ABC: What was your favorite moment at UK?
DB: My favorite moment was beating Illinois. That victory propelled us to the Final Four. Getting the MVP of the Mid-East region was icing on the cake. I never expected it. Seeing my teammates, coaches, family and fans celebrate is a memory I will never forget.
ABC: Coach Hall has become a "Grandfather" type figure to the University now, as well as to some of the players and the fans. We all see the guy in the commercials making "Whitaker Bank Shots" and inspiring the Cats at various events. But what was he like back in 1980? Was he the same jovial and philosophical guy he is now? How hard was he on the guys in those days?
DB: Coach Hall was tough back in 1980. He was difficult because, he wanted everyone to succeed. That meant taking care of business on and off the court. He was all about building/testing your character -- he was not jovial. But to his credit, he made us band together as a team. We wanted to protect each other. Have each others backs. I know he liked when we played hard and unselfishly. That's why we were so successful -- Coach was tough, but he taught us about life. Responsibility, teamwork and commitment to doing things right. Those are values I still hold today. I have the utmost respect for Coach Hall.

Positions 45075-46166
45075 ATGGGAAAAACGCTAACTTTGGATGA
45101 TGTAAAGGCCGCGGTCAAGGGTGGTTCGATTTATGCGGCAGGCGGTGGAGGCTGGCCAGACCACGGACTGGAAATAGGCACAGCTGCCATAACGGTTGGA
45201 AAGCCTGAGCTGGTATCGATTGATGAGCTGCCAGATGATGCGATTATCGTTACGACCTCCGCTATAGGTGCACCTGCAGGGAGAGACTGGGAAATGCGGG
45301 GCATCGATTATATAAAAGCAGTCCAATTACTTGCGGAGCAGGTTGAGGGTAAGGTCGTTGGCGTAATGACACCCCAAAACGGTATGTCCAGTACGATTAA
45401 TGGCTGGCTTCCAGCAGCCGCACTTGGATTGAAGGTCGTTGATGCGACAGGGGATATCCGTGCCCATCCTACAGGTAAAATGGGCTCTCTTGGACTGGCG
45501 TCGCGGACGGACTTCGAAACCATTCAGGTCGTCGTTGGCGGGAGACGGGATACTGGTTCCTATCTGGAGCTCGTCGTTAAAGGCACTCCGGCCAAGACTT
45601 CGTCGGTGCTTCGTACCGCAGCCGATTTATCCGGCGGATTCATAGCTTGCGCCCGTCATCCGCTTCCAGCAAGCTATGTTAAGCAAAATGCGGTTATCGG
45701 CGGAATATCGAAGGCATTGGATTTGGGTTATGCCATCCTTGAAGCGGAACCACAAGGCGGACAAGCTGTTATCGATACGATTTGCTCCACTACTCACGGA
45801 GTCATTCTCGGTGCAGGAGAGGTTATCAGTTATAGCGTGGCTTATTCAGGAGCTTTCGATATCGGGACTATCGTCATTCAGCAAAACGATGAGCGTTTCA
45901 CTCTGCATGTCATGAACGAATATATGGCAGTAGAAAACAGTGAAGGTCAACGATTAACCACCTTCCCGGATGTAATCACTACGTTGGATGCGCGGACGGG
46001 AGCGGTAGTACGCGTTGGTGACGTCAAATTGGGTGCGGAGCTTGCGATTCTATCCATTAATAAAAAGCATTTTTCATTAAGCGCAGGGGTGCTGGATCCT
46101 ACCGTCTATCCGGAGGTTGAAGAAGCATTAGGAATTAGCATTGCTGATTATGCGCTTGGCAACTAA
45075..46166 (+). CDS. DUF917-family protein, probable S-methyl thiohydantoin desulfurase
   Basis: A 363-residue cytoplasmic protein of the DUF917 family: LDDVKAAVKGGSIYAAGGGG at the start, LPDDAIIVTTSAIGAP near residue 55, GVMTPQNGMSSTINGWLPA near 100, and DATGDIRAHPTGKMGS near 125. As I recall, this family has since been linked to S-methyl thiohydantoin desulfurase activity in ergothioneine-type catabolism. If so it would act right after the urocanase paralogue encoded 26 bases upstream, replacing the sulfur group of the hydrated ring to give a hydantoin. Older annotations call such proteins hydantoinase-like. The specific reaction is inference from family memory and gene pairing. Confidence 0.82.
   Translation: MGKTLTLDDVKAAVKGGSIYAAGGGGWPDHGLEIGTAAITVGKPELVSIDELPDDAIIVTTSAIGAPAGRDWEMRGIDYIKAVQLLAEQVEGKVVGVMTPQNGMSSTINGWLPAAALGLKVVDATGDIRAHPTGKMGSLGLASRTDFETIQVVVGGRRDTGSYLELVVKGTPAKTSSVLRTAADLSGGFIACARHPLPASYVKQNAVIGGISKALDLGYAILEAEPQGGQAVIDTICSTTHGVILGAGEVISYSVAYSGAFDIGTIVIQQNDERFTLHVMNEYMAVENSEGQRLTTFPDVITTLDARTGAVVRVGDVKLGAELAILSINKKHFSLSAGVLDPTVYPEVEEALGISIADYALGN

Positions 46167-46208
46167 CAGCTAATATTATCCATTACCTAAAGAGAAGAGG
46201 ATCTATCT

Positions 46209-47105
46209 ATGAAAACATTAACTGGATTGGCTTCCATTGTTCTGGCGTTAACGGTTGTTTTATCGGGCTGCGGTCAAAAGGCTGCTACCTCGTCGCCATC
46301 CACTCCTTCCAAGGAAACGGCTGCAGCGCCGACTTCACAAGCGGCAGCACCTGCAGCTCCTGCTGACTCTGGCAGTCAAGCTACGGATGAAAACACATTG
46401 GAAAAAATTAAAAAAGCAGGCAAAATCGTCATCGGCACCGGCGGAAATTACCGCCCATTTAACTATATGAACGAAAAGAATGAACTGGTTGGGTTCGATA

ABC: This one is an open question for you Dicky to say anything you would like to the fans, tell them where you are now, what you are doing etc.
DB: To the UK fans, Thanks !!!! I will always be a part of the UK family. I feel the support today. I really appreciate the kindness that UK fans show. It blows my mind that people remember certain games or plays I made. Not only myself, but other former players as well. It's true when you hear UK fans are the best. I have memories that will last a lifetime. Today, I'm an Allstate agent/owner in Independence. I really enjoy helping people meet their needs.
For everyone that reads this, Dicky has an agency in Independence, Kentucky. When taking to Dicky, I could tell that he doesn't like to capitalize on his fame from his UK days to earn a living, so I am going to do a little bit for him. In order to become an agent, he had to go through some of the most vigorous background checks, testing and schooling you will ever see, Just getting the title is a big honor. If you are in the Northern Kentucky Metro area,or anywhere else in Kentucky for that matter, stop in and see him. I guarantee you that even if he can't help you with your insurance needs, he won't hurt you, and you too will have the privilege of talking to one of the nicest guys I have ever had the honor of talking UK sports with, or any other subject for that matter. As a licensed agent, he can write insurance for anyone in the state anywhere, so if you want a chance to have one of the all-time UK greats as your insurance agent, feel free to call him or contact him at the address and phone number below. His website address is here.